I've recently read three books that deal with being an outsider, or a person of a specific group, such as Jews, who are placed in an environment where they must deal with prejudice and stereotypes and the usual ignorant, cruel people who can't get past them being different.
The first book was a re-read, because I'd read it several years ago when I was on a Elinor Lipman spree; that dear author was one of my mentors in graduate school, and I like to think I have her to thank for not becoming a novelist. She insisted that I stick to non fictional prose, because she felt my storytelling abilities were best used describing the characters I'd grown up with and come into contact with in my life. I was bidden to read "The Inn At Lake Devine" again by my Tuesday night library book group. I'd forgotten how deliciously funny Lipman can be, how zingy her dialog is, and how zesty her plots. This particular novel is about a young woman who fights, in her own unique style, the anti-semitism of a WASP-y summer vacation hotel owner who sends her family a letter saying that only gentiles are welcome at their resort. Natalie, the main character, finagles her way into staying at the resort, and eventually falls in love with one of the sons of the owner, in an ironic little twist of fate that plays out in a realistic manner. Mrs Berry, the Inn owner and anti-semitic witch, remains resolute in her view of Jews, even when confronted by Natalie and the daughter of a Catskills resort owner. It is only when her son and Natalie almost die of an inadvertant poisoning that Berry realizes that she can't continue to run an Inn with such a prejudicial attitude. A person of the Jewish faith ends up buying her resort, in another twist that will leave the reader smiling.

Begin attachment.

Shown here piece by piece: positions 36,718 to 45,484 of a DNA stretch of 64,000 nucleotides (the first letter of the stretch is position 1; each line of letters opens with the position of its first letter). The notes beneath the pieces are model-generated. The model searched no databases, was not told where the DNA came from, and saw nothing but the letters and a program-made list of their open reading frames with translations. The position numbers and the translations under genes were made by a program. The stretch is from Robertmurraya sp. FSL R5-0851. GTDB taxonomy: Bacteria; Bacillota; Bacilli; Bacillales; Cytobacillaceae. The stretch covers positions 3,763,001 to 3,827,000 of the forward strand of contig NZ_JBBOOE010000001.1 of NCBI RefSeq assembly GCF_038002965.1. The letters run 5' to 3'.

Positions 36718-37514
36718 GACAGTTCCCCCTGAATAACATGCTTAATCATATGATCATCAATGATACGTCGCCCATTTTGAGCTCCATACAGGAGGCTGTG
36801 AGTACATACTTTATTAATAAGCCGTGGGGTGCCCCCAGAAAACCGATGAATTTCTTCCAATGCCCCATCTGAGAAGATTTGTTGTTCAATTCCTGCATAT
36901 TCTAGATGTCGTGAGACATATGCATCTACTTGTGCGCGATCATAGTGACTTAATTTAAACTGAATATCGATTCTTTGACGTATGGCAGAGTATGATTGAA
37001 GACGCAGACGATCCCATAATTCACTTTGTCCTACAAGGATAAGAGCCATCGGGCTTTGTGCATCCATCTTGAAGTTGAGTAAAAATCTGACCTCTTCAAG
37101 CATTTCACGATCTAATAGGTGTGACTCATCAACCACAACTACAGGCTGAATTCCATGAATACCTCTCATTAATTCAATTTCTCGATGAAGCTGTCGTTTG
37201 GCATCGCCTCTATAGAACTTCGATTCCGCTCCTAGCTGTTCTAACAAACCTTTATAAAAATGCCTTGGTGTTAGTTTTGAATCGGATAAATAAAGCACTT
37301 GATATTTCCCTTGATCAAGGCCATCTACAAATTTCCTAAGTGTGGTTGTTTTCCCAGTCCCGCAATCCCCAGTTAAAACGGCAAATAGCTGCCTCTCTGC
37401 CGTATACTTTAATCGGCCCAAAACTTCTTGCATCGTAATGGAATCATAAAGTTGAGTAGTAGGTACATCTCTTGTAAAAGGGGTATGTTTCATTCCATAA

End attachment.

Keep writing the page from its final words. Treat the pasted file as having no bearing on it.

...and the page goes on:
"Chasing Cezanne" by Peter Mayle, is another tale of a fish out of water, this time a half-Irish half-French photographer living in NewYork who finds himself thrown into the world of fine French art. (And yes, its the same Peter Mayle who wrote the sublime "A Year in Provence") There's enough skulduggery and intrigue in the novel to keep the casual Francophile interested, and enough romance to keep the average woman reading through to the end. What intrigued me was the twisted and intricate way that the art thieves in this novel managed to replace masterpieces with fakes, and get away with it. There was also insight into the world of "Editor Divas" of big name magazines and how ruthlessly they operate. I liked Mayles clean and masculine prose, and also enjoyed his usual adoration of all things French, especially the food, which is incomparable, of course. His food descriptions could make even the most stringent dieter salavate for truffles and cheeses and fresh bagettes. My only qualm with the book was the ending. It was another one of those last chapters that just fades to black with no real resolution. We don't know if the good guys got away and managed to make things right, or if the bad guys ever got what was coming to them, and ended up in jail courtesy of interpol. Other than that, it was an interesting book,and certainly will have me seeking out other works by Mr Mayle.
"Because of Winn-Dixie" by Katie DiCamilla is a wonderful, sunshiney handful of a book that I was assigned for book group and that I found myself reading to my son Nick. It's a delightful tale of a little girl named Opal who moves to Naomi, Florida with her daddy the preacher and finds friends in a stray dog named Winn-Dixie, for the grocery store he nearly destroyed, and a host of other small-town eccentrics, from the little girl who sucks her knuckles to the town "witch" who is really just a blind old lady with a ready spoonful of peanut butter for friendly dogs and little girls. This book is destined to be a classic in the same vein as "The Heart is a Lonely Hunter" and "To Kill a Mockingbird." You can't read a book this good without developing a bit of a Southern drawl and a speech pattern that meanders along like a lazy summer afternoon. Though Opal and Winn-Dixie are different and outsiders, they have a mature and open-hearted outlook on the world, and the reader can't help but pull for the two of them. Funny, poignient and sweet, I recommend this book for anyone who says that todays' kids are too cynical and tech-oriented to enjoy a good story. Good tales like this never run out of style, and I hope they never will.